The Message Gets Lost In The Delivery

The Message Gets Lost In The Delivery

Emotions and Logic

As we are all acutely aware, these are very challenging times! The level of fear, anger, distress, sadness and depression, grief and loss, that people are experiencing and displaying is overwhelming for many, and for a multitude of reasons happening simultaneously.

Whether we are speaking about the pandemic and the political versus medical/practical discussions being held by our community members, government officials and leaders, or, having conversations about racial injustice, police brutality, sexual harassment, or more directly talking about the relationships among our collaborative colleagues or between divorcing clients, we must do what we can to ensure that the message does not get lost in the delivery. It is critical that we hear the message, and that the message, does not get lost in the delivery!

Actions and Reactions

In my experience as a psychotherapist, relationship/divorce/communication “expert”, Collaborative professional, and most importantly, a human being, I am continually reminded, how different the outcomes are when information is transmitted effectively versus ineffectively in a multitude of scenarios. As a Facilitator of communication, I observe how messages are sent and received, and how often the meaning underlying what is being said is undermined or negated by the way in which it is being communicated. We must create the space and opportunity for people to utilize their voices and speak their minds. We must also teach people how to do this so that they can be understood, validated, and supported, and at the same time, even in the midst of differing opinions and feelings, heard by all. Every word and action is an invitation for someone to respond or react. To that point, both verbal and non-verbal, tone, body language, facial expressions, and the level of emotion being transmitted, is directly related to how what is being said is acknowledged, accepted, or even considered. In offensive and aggressive transmissions, much of the substance of the communication is lost and the focus then shifts to the conveyance. Instead of making room for a conversation, blaming and shaming occur, walls (shields) go up, defenses are high, minds and hearts are closed, and results are poor. All “sides” involved find themselves in a “lose-lose”.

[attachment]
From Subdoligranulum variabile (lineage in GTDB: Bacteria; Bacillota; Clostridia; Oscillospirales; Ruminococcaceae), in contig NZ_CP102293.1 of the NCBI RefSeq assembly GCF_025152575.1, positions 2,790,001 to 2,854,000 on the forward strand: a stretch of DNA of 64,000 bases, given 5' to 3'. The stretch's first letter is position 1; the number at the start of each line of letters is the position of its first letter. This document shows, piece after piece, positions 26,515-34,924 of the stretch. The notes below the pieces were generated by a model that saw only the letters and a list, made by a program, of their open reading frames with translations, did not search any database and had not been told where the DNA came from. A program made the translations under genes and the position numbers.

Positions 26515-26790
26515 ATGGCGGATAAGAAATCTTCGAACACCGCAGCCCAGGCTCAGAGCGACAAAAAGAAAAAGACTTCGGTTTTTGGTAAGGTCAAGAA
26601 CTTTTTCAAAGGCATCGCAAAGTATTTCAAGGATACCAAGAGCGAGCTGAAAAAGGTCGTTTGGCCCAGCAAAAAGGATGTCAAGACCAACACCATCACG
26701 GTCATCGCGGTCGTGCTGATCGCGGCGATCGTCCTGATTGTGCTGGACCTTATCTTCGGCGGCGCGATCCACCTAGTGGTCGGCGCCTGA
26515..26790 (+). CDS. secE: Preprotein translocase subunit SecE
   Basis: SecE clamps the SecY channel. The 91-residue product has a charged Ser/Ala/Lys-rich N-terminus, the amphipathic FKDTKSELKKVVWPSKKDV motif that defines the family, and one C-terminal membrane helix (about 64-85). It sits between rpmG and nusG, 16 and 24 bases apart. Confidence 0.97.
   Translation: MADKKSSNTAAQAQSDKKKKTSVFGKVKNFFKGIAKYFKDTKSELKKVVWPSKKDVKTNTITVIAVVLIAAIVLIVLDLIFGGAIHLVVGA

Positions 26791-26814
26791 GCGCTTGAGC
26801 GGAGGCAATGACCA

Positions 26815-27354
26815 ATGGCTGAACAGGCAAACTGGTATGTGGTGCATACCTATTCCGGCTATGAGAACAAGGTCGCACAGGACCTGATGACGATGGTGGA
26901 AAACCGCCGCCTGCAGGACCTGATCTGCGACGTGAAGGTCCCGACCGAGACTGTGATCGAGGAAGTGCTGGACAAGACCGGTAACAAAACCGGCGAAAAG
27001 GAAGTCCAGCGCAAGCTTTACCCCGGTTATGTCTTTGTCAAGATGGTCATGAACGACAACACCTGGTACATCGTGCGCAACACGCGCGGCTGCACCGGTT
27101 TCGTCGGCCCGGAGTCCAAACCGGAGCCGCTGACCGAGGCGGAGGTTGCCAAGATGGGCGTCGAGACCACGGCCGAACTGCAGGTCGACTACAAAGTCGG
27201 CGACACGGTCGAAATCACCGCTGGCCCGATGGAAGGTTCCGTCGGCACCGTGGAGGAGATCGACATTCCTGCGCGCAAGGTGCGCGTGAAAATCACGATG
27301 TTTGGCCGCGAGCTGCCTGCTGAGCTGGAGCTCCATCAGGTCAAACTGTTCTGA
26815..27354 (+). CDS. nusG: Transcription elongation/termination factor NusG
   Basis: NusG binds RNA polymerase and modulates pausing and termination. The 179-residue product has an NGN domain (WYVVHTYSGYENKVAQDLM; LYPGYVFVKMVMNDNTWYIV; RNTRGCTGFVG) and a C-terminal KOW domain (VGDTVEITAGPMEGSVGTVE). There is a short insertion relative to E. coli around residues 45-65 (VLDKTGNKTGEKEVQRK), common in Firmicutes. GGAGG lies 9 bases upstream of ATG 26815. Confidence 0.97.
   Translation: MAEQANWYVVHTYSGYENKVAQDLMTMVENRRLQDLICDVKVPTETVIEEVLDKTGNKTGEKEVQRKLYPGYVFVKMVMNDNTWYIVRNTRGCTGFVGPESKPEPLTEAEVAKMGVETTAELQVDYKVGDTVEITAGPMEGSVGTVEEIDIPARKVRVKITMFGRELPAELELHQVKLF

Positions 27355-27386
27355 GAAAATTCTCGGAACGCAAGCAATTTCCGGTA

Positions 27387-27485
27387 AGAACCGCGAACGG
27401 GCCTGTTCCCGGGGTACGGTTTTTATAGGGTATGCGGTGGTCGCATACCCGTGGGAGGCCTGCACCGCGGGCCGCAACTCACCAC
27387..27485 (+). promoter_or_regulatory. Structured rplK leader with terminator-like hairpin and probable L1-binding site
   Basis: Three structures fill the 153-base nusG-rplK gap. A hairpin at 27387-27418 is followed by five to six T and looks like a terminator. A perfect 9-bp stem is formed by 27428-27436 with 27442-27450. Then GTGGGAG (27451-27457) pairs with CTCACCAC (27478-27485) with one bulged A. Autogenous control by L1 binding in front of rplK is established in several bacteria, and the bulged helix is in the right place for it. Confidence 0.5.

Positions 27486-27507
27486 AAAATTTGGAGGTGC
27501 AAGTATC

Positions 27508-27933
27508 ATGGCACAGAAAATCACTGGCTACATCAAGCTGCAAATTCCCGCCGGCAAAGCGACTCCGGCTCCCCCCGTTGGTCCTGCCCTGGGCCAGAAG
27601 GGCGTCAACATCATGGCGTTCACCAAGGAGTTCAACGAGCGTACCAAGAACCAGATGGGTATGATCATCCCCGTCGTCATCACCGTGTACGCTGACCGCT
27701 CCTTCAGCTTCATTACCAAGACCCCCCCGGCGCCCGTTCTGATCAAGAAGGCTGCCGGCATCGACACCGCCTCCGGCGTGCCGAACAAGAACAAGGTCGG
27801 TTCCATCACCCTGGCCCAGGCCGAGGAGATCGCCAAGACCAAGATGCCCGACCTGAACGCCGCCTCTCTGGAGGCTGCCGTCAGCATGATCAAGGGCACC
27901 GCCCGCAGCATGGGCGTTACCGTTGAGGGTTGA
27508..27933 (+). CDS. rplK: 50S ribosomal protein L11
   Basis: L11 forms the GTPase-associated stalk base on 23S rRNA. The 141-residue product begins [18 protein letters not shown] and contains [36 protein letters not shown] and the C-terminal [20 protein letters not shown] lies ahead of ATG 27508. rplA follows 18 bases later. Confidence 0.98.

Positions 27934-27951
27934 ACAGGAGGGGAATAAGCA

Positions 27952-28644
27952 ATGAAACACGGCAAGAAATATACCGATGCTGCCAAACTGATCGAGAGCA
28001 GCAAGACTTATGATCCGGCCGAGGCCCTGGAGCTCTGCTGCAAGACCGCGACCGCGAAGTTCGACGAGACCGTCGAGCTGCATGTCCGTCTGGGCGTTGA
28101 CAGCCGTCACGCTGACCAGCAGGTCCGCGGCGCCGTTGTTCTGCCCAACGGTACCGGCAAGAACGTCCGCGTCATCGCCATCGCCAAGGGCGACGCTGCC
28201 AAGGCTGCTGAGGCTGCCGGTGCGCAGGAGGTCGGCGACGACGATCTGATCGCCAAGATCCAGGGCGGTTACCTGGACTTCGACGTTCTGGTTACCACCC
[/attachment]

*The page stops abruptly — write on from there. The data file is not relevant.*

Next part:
Necessary Skills for Dialogue – A Shift in Consciousness

Although not a new concept, over this past year, we are all speaking and hearing about the necessity for people to use their voices. Be it the “Me Too Movement, the Political Divide, Police Brutality, or who is to blame for the Pandemic, we must keep talking, and more importantly, listening to each other’s perspective and making efforts to understand each other’s point of view. 

Closer to ‘Home’

A Collaborative Colleague and friend of mine, Kevin Scudder from Seattle and I presented a workshop at the IACP Forum in Chicago 2019 on “Having Difficult and Necessary Conversations.” We emphasized that “if our clients were able to effectively communicate, regulate their emotions, and solve problems together, it is not likely they would be getting divorced.” Our clients need our guidance in order to do things differently. My belief is that it is not that they don’t want to, they simply just do not know-how. In highly charged situations, emotions are high and logic is lost. More often than not, our clients come to the Collaborative table lacking the emotional ability, and at times desire, to have these needed conversations. Additionally, although we as Collaborative practitioners have taken training's that teach us about the “paradigm shift” that is necessary in order to assist our clients to successfully resolve their matters, that “shift” is not merely a shift in behavior, but in consciousness. Without a shift in consciousness, real change cannot occur, and it definitely cannot and will not sustain. We must teach, learn, and demonstrate the needed skills to make this shift. This is a continued work in progress and requires continuous inquiry and a higher level of awareness to understand when we are getting in our own and each other’s way.  This is where the notion that one must “practice what we preach” is of paramount importance.